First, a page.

Activity levels and return to work following total knee arthroplasty in patients under 65 years of age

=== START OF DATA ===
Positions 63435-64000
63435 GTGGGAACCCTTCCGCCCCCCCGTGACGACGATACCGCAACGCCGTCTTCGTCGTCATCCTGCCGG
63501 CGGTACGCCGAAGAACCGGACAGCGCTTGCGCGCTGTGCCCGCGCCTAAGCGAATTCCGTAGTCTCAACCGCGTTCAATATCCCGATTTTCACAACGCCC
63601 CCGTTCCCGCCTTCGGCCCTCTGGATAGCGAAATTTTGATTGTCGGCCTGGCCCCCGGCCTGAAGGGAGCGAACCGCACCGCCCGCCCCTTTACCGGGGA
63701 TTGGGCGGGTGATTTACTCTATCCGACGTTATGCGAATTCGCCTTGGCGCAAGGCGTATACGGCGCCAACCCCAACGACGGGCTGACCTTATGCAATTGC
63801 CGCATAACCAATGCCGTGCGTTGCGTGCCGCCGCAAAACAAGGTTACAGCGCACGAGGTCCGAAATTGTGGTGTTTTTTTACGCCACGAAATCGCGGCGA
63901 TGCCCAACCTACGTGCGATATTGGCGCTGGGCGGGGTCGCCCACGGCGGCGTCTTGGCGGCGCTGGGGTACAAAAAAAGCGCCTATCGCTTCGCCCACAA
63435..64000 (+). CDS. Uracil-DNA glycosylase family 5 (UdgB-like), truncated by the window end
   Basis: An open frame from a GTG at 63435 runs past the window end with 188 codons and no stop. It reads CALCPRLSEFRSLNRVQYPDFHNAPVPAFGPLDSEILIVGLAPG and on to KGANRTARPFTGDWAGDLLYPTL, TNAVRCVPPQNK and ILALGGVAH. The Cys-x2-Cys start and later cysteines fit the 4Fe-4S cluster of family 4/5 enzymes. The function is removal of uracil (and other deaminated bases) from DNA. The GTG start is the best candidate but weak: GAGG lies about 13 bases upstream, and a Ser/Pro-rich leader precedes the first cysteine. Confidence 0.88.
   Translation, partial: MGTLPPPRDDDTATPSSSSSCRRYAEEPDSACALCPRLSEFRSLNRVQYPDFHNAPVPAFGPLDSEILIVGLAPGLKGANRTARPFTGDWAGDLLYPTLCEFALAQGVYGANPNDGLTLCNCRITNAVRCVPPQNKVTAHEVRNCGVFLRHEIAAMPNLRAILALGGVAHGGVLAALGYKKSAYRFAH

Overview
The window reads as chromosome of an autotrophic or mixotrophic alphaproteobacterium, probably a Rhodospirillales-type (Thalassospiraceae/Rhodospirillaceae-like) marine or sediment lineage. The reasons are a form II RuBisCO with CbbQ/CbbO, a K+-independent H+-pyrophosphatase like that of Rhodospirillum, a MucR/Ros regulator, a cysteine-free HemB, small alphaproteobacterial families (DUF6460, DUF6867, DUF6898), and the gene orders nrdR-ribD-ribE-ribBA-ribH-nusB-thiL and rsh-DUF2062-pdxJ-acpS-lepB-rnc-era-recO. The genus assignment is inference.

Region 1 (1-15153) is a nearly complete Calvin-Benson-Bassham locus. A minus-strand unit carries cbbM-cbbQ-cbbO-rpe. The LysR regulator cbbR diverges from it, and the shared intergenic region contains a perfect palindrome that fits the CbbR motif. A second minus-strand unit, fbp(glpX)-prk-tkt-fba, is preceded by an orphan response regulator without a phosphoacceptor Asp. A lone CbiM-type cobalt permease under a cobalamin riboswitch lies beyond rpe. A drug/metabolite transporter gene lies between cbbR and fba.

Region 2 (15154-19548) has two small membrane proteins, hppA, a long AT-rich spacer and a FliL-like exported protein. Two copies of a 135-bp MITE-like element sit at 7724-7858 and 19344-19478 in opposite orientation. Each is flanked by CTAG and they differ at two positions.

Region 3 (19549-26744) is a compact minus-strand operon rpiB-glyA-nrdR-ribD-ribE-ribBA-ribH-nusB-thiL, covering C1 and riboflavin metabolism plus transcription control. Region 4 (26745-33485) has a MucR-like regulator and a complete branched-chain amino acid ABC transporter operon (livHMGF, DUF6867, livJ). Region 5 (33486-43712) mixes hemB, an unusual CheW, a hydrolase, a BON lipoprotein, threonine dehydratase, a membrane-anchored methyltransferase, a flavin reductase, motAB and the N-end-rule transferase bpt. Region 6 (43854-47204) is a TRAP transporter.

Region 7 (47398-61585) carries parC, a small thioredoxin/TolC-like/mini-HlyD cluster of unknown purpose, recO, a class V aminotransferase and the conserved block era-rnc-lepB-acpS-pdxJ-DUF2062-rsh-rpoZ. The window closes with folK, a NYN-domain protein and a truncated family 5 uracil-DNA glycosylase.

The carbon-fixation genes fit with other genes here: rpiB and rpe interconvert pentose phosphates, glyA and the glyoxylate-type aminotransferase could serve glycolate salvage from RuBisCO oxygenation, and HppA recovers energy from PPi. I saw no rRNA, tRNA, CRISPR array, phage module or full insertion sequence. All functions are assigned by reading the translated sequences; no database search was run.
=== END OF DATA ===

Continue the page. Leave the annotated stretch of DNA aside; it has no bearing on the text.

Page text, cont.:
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AimsLittle is known about employment following total knee arthroplasty (TKA). This study aims to identify factors which predict return to work following TKA in patients of working age in the United Kingdom.Patients & MethodsWe prospectively assessed 289 patients (289 TKAs) aged ≤ 65 years who underwent TKA between 2010 and 2013. There were 148 women. The following were recorded preoperatively: age, gender, body mass index, social deprivation, comorbidities, indication for surgery, work status and nature of employment, activity level as assessed by the University of California, Los Angeles (UCLA) activity score and Oxford Knee Score (OKS). The intention of patients to return to work or to retire was not assessed pre-operatively. At a mean of 3.4 years (2 to 4) post-operatively, the return to work status, OKS, the EuroQol-5 dimensions (EQ-5D) score, UCLA activity score and Work, Osteoarthritis and joint-Replacement (WORQ) score were obtained. Univariate and multivariate analyses were performed.ResultsOf 261 patients (90%) who were working before TKA, 105 (40%) returned to any job, including 89 (34%) who returned to the same job at a mean of 13.5 weeks (2 to 104) postoperatively. A total of 108 (41%) retired following TKA and 18 remained on welfare. Patients not working before the operation did not return to work. Median UCLA scores improved in 125 patients (58%) from 4 (mild activity) to 6 (moderate activity) (p < 0.001). Significant (p < 0.05) factors which were predictive of return to any work included age, heavy or moderate manual work, better post-operative UCLA, OKS and EQ-5D general health scores. Significant predictive factors of return to the same work included age, heavy or moderate manual work and post-operative OKS. Multivariate analysis confirmed heavy or moderate manual work and age to independently predict a return to either any or the same work. All patients aged < 50 years who were working pre-operatively returned to any work as did 60% of those aged between 50 and 54 years, 50% of those aged between 55 and 59 years and 24% those aged between 60 and 65 years.ConclusionIf working pre-operatively, patients aged < 50 years invariably returned to work following TKA, but only half of those aged between 50 to 60 years returned. High post-operative activity levels and patient reported outcome measures do not predict return to work following TKA.

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